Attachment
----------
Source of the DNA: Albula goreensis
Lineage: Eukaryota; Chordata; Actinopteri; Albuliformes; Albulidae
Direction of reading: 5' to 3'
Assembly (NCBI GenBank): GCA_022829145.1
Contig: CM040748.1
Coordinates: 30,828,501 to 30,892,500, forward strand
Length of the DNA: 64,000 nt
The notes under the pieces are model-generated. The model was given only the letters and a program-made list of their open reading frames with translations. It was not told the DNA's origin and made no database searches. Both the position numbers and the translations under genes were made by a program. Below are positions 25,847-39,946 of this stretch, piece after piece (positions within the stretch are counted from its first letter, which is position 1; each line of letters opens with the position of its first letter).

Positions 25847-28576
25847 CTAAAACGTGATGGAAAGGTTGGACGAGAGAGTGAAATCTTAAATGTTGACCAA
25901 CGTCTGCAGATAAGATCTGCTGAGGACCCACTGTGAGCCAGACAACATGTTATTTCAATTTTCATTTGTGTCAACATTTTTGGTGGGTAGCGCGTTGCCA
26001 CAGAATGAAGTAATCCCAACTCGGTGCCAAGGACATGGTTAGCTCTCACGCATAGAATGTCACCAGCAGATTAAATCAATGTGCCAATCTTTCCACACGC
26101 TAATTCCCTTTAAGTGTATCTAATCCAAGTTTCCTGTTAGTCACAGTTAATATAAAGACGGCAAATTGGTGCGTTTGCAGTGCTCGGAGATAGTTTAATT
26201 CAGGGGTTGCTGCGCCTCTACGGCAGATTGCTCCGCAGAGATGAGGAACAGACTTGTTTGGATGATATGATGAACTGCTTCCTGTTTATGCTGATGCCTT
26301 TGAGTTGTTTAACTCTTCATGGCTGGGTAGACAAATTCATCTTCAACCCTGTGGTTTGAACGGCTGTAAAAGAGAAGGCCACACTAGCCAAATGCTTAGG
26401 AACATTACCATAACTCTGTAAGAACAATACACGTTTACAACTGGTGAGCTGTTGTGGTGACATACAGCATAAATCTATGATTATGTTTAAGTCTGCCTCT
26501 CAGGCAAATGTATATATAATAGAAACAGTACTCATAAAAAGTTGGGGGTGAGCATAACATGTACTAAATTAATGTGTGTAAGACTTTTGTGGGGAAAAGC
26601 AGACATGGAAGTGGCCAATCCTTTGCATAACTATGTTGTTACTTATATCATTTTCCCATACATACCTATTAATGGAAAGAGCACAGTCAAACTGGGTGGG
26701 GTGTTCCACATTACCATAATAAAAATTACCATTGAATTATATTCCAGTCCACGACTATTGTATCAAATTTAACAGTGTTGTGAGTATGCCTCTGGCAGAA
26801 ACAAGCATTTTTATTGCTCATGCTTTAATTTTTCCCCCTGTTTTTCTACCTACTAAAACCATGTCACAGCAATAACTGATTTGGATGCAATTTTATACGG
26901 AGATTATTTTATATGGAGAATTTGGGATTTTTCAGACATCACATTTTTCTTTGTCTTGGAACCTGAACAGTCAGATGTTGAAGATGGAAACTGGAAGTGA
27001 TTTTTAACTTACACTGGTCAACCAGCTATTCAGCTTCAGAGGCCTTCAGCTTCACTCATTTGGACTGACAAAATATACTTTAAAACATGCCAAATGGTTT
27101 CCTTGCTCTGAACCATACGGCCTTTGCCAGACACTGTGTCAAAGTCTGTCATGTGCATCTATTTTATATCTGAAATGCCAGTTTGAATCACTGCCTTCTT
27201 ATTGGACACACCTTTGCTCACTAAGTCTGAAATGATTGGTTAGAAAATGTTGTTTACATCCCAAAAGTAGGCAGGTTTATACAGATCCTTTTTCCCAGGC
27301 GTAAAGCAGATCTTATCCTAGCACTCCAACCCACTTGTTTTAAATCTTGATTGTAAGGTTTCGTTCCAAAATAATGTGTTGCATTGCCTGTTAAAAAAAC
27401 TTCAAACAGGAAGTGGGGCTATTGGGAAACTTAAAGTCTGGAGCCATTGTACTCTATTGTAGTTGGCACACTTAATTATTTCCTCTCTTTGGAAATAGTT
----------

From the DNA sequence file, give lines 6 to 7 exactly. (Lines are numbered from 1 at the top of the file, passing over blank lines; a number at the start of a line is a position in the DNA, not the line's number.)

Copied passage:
Coordinates: 30,828,501 to 30,892,500, forward strand
Length of the DNA: 64,000 nt